Business owners know firsthand what it takes to build up, sustain, and grow a successful business. Among the many things that go into this, putting legal protections in place to shield the business from potential threats can be essential. This is why restrictive covenants, such as non-compete agreements, have become integrated into the business landscape. While non-compete agreements can serve legitimate business interests, they are also viewed with trepidation as they are a restraint on an employee’s ability to seek employment after their relationship with an employer has ended. Such restraint on trade is not taken lightly and not all non-compete agreements in Pennsylvania will be enforceable as some will be seen as unreasonable or overreaching.
Enforceability of Non-Compete Agreements in Pennsylvania
A non-compete agreement is an agreement between an employer and an employee that places restrictions on the ability of an employee to compete with their former employer’s business after they leave company. The most common reasons asserted in support of non-compete agreements is that employers have a valid interest in protecting the goodwill of their customer base as well as any proprietary information an employee may have access to. Employers do not want a former employee to use their resources to set up shop for themselves nearby and with the benefit of information and clients gleaned from their former employer.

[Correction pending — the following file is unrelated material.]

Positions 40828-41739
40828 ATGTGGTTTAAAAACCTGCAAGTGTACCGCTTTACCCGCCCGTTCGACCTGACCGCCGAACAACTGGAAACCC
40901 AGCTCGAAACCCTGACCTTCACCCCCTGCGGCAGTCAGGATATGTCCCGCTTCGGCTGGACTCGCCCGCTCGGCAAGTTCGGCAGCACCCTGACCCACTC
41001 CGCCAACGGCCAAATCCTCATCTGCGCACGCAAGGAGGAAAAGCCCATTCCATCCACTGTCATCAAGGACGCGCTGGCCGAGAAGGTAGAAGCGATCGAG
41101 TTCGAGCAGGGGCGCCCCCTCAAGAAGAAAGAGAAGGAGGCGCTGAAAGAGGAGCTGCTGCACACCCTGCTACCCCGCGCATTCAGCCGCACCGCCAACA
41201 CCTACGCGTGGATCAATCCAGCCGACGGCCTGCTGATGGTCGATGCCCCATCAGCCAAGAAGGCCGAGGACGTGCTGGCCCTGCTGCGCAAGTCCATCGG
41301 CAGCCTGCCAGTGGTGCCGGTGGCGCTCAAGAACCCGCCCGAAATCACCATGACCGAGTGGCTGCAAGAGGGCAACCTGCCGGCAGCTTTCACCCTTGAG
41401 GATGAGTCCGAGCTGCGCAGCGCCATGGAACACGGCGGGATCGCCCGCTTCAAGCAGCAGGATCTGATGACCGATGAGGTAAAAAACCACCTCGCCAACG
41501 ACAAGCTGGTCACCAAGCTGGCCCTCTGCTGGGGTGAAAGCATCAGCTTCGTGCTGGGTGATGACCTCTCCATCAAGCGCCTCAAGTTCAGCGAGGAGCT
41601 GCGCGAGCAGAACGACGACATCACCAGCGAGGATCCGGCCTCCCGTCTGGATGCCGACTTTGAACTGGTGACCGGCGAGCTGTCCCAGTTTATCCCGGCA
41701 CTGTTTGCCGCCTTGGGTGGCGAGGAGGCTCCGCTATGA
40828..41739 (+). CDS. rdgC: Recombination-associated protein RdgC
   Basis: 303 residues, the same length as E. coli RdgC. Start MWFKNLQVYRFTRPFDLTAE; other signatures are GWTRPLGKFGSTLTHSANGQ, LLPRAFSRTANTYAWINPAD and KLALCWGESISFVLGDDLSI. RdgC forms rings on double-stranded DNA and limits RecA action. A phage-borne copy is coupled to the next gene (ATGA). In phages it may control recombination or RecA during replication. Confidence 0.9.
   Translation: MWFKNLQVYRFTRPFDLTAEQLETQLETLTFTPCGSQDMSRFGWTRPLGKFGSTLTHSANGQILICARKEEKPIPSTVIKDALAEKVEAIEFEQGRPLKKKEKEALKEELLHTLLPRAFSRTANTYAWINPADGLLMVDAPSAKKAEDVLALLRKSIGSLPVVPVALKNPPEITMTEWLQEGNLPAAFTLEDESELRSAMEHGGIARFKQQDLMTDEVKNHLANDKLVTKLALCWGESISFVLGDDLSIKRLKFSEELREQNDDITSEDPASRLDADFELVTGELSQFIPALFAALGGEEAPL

Despite the fact that there can be legitimate business reasons for establishing a non-compete agreement, the fact that such restrictive covenants act as a restraint on trade is a serious concern for many, the courts included. To balance the business interests with the restraint on trade issue, Pennsylvania courts have placed limits on the enforceability of non-compete agreements.
For instance, a non-compete agreement must be reasonably limited in both time and place. The time and geographic scope of the agreement must be reasonable in relation to the business interests they are legitimately trying to protect. The durational and geographical limits included in the non-compete agreement must balance the business circumstances with the ability of a departing employee to be able to seek and retain gainful employment. The restrictions on geography cannot be overly broad nor can the durational time frame covered by the agreement as they would not serve a legitimate business purpose and they would be unduly burdensome.
Business Law Attorneys
Restrictive covenants such as non-compete agreements can be a critical part of protecting your business interests. In order to be effective and enforceable, however, they must be carefully crafted according to the limits imposed upon them by the state’s courts. The business law team at Jones, Gregg, Creehan & Gerace can draft strong, comprehensive agreements for you that protect your business and remain in compliance with state law. For all of your business law needs, you can count on us. Do not hesitate to reach out to us for assistance. Contact us today.